Managing a 500 stock index is a bit harder than a 50 stock index. Older investors may recall Goldman ran CNX 500 Index fund but was closed before the AMC was sold to Reliance (and then merged with Reliance Nifty Fund). This cover page of Motilal Oswal Nifty 500 Fund brochure is incorrect.

Motilal Oswal Nifty 500 Fund brochure cover page

Here are some numbers from Goldman Sachs Mutual Fund Abridged Annual Report 2015 – 2016 Since inception, January 6, 2009, the CNX 500 Index Fund (regular plan) returned 14.69% (as on March 31, 2016) while the benchmark index (total returns) moved up by 15.72%. This is fairly decent (for a regular plan). This fund has a tracking error of 0.17%  based on 3 years of monthly data history as on March 31, 2016. This is higher than 0.11% reported for Nifty BeES ETF. Total AUM of the CNX 500 index fundas on March 31, 2016: Rs. 58.30 crores (2,280 investors). Trivia: tracking error of Junior BeES ETF was a lot higher.

So even if we assume comparable expenses ratios and direct plans, a Nifty 500 index fund is expected to deviate a bit more from its index than a Nifty 50 index fund. This is expected and nothing wrong. However, is this deviation worth as an investor considering that Nifty 500 risk and reward is comparable most of the time to Nifty 50? Such a passively managed Indian fund has not witnessed a big market up or down moves. How well they will be able to track the index then is an unknown.

Also, AUM is a big factor. Even if Motilal Oswal urges its distributors to push the regular plan (yes even for index funds, regular plan AUM is higher in India, ironic, but is how it is. Do not go by twitter babble.), the AUM will not be significant and should take a while to reach at least 1000 Crores.

Considering all this, why should I choose Motilal Oswal Nifty 500 Fund instead of a well established Nifty 50 index fund or actively traded Nifty 50 ETF? As of now, there are no strong reasons to do so. If you are still interested, observe this fund’s AUM growth, expense ratio movements (yes, they can change a lot!!), tracking error (as in return difference between the fund and its total return index over 6-12 month periods) and then take a call. Do not get carried away by NFO promotions.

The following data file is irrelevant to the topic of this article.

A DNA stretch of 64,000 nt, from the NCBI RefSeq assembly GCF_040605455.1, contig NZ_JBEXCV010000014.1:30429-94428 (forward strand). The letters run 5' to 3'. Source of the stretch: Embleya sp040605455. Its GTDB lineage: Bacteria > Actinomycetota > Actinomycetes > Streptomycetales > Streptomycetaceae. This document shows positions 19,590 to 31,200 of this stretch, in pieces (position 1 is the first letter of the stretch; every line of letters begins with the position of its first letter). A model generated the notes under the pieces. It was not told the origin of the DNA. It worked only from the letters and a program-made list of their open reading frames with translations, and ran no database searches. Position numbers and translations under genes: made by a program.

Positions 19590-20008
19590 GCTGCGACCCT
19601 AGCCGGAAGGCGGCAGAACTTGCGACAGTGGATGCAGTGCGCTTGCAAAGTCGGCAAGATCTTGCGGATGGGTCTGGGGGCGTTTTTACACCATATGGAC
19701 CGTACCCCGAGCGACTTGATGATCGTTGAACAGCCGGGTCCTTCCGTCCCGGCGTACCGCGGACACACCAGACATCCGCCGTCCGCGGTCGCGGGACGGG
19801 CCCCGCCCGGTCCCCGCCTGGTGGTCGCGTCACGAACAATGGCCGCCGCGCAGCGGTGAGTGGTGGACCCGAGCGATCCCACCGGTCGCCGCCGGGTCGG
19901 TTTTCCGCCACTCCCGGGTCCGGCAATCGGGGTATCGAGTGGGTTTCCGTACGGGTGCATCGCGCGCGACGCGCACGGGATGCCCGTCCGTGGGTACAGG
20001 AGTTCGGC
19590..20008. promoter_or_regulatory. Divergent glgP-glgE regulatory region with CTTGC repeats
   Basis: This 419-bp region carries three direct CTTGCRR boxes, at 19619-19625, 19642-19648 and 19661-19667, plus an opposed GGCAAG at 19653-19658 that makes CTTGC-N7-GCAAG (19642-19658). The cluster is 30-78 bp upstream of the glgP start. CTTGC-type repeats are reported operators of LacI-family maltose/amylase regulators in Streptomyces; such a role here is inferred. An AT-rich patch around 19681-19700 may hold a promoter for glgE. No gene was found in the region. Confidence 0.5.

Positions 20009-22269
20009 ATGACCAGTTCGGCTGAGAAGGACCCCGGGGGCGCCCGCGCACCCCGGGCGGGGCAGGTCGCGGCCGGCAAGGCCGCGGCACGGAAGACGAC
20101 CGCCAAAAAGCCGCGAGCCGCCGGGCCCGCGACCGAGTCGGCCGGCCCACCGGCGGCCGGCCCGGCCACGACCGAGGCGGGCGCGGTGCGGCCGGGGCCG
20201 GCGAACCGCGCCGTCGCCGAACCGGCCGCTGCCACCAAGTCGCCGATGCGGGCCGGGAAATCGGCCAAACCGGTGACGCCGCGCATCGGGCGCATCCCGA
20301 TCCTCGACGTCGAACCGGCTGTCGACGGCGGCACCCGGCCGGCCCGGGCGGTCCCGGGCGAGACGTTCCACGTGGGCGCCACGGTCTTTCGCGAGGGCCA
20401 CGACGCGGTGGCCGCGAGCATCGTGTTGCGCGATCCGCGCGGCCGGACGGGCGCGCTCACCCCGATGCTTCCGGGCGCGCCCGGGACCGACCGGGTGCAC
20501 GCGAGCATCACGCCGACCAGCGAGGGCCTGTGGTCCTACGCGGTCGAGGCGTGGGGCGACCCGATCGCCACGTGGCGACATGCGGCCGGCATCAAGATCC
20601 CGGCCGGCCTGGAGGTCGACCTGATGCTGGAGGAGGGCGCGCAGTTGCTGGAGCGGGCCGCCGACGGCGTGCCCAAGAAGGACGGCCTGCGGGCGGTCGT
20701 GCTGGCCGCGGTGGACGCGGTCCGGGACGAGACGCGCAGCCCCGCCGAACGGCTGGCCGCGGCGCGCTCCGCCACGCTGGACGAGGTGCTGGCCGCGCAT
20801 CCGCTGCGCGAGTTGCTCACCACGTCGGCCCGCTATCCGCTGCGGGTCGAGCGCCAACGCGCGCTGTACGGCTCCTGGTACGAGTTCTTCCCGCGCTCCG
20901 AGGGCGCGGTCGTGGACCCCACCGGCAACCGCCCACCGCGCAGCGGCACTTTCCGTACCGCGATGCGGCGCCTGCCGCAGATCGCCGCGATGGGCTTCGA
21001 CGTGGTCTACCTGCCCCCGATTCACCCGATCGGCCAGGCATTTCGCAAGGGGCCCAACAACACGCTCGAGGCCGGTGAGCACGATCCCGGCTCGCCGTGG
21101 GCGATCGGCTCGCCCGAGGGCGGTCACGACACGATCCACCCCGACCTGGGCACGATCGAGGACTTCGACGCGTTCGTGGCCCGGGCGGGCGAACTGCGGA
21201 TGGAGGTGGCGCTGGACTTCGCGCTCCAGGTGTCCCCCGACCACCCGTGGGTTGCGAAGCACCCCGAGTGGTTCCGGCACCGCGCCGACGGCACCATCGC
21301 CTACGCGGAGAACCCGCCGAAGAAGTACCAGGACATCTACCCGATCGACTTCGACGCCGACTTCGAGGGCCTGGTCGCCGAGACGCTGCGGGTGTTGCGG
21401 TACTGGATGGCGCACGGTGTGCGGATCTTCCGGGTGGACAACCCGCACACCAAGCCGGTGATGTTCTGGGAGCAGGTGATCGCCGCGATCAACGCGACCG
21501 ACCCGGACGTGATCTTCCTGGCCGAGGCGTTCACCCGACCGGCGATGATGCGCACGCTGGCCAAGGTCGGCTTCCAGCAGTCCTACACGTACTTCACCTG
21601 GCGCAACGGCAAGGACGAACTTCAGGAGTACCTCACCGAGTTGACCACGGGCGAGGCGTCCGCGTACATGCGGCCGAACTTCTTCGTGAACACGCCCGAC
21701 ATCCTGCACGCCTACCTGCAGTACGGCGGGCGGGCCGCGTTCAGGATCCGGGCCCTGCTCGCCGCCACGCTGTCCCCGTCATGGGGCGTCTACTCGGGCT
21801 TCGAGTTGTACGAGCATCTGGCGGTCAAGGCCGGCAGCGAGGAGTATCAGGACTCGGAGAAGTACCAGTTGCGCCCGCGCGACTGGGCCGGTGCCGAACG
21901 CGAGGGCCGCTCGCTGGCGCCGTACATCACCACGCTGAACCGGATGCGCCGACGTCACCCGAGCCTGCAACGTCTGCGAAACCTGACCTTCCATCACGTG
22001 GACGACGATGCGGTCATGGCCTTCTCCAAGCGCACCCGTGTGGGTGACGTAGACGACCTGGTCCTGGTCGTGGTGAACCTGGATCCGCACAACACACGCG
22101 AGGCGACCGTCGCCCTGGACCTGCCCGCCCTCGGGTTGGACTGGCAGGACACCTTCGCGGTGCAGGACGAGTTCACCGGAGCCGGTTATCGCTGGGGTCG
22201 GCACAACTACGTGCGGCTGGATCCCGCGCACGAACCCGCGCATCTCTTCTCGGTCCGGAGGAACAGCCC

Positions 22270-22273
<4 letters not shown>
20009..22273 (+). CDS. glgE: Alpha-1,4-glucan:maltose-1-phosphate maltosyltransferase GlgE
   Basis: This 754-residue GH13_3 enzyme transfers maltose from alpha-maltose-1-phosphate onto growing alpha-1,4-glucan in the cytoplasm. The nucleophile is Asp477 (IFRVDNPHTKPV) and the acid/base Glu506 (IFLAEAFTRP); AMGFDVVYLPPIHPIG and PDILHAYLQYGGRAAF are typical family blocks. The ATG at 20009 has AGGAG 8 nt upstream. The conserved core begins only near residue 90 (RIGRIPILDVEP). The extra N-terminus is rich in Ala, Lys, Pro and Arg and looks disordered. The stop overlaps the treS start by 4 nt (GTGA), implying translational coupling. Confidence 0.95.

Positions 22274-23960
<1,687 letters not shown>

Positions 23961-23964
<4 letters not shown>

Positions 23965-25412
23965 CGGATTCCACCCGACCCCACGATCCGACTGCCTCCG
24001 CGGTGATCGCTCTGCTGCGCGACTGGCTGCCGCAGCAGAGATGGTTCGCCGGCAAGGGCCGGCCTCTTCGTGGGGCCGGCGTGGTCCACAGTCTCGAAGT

What about the Mid cap and small cap index funds to be launched with this fund? Articles are coming up. Also read: Motilal Oswal Nifty Midcap 150 Index Fund: Should you invest? and Motilal Oswal Nifty Smallcap 250 Index Fund: Will this make a difference?

 

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About the Author M Pattabiraman author of freefincal.comM. Pattabiraman(PhD) is the author and owner of freefincal.com.  He is an associate professor at the Indian Institute of Technology, Madras since Aug 2006. Pattu” as he is popularly known, has co-authored two print-books, You can be rich too with goal based investing (CNBC TV18) and Gamechanger and seven other free e-books on various topics of money management.  He is a patron and co-founder of “Fee-only India” an organisation to promote unbiased, commission-free investment advice. Pattu publishes unbiased, promotion-free research, analysis and holistic money management advice. Freefincal serves more than one million readers a year (2.5 million page views) with numbers based analysis on topical issues and has more than a 100 free calculators on different aspects of insurance and investment analysis. He conducts free money management sessions for corporates  and associations(see details below). Previous engagements include World Bank, RBI, BHEL, Asian Paints, TamilNadu Investors Association etc. Contact information: freefincal {at} Gmail {dot} com (sponsored posts or paid collaborations will not be entertained)
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3 Comments

  1. Thank you for the article Professor.

    “What about the Mid cap and small cap index funds to be launched with this fund? Articles are coming up.”

    I thank you in advance.

  2. Thank you, Sir. I was waiting for your review of these index funds. I am happy that we are finally getting more index funds in India.
    Vanguard founder, John Bogle, in his books advises on going for a total stock market index fund for the simplest portfolio, if available at a low cost. At different time periods, the large caps may perform better and at other times the mid-small caps may perform better… and the invested money will automatically get rebalanced to the poorer performing sector. What do you think of this aspect?
    So instead of Nifty 50 and Next 50 and rebalancing, why not just have a single Nifty 500 fund and capture the market returns?